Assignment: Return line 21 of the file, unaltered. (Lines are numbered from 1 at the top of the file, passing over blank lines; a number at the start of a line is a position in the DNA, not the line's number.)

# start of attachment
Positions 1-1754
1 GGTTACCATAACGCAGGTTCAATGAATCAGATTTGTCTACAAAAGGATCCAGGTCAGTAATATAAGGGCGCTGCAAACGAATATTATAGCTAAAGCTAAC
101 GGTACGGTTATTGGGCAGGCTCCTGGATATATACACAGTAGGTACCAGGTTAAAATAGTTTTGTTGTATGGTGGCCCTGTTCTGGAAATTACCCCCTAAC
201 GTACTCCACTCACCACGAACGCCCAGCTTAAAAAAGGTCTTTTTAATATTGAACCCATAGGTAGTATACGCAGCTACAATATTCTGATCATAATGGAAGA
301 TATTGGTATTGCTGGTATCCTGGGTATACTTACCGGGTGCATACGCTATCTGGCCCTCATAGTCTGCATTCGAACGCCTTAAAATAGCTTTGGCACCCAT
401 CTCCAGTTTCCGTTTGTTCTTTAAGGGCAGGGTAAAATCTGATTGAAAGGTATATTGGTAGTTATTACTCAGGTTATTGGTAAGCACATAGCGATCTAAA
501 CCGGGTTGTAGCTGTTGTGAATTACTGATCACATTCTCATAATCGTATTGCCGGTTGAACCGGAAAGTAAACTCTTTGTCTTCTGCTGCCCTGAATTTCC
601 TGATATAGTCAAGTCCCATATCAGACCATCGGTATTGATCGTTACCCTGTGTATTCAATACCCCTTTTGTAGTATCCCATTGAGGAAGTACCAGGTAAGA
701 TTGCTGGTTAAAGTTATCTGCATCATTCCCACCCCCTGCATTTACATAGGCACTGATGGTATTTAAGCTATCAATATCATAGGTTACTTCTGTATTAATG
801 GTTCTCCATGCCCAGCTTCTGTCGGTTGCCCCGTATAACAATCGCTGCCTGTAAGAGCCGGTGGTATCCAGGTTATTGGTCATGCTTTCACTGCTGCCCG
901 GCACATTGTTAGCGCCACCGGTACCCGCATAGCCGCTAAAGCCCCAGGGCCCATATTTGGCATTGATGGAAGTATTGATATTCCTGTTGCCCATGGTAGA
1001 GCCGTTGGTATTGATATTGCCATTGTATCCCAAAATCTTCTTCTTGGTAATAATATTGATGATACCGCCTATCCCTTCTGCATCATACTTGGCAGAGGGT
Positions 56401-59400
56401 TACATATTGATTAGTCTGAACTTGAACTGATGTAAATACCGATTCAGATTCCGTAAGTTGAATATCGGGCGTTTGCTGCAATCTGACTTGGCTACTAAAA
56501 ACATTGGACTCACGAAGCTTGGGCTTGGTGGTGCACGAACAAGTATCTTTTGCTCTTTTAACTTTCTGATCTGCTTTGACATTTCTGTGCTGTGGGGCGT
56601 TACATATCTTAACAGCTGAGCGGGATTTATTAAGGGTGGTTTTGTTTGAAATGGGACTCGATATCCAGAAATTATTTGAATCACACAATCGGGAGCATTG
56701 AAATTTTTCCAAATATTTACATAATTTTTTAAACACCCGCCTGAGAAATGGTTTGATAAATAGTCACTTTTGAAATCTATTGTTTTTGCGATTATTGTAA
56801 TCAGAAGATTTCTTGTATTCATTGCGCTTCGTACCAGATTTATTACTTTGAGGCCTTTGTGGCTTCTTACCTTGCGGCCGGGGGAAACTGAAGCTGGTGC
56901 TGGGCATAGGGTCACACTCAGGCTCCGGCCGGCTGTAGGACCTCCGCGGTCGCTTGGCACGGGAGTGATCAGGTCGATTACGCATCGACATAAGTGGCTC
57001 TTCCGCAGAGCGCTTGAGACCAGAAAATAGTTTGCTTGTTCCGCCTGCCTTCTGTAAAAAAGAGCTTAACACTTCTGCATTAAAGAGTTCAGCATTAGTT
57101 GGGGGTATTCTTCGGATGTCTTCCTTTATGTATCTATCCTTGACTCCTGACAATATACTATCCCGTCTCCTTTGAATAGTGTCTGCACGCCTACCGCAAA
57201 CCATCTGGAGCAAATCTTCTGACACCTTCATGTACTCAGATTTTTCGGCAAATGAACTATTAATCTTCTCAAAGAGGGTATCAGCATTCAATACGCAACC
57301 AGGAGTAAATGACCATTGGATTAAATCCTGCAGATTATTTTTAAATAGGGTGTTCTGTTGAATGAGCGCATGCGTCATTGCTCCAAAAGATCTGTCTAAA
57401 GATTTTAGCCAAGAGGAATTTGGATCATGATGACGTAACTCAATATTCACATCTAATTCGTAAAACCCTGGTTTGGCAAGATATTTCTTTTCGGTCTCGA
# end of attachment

57101 GGGGGTATTCTTCGGATGTCTTCCTTTATGTATCTATCCTTGACTCCTGACAATATACTATCCCGTCTCCTTTGAATAGTGTCTGCACGCCTACCGCAAA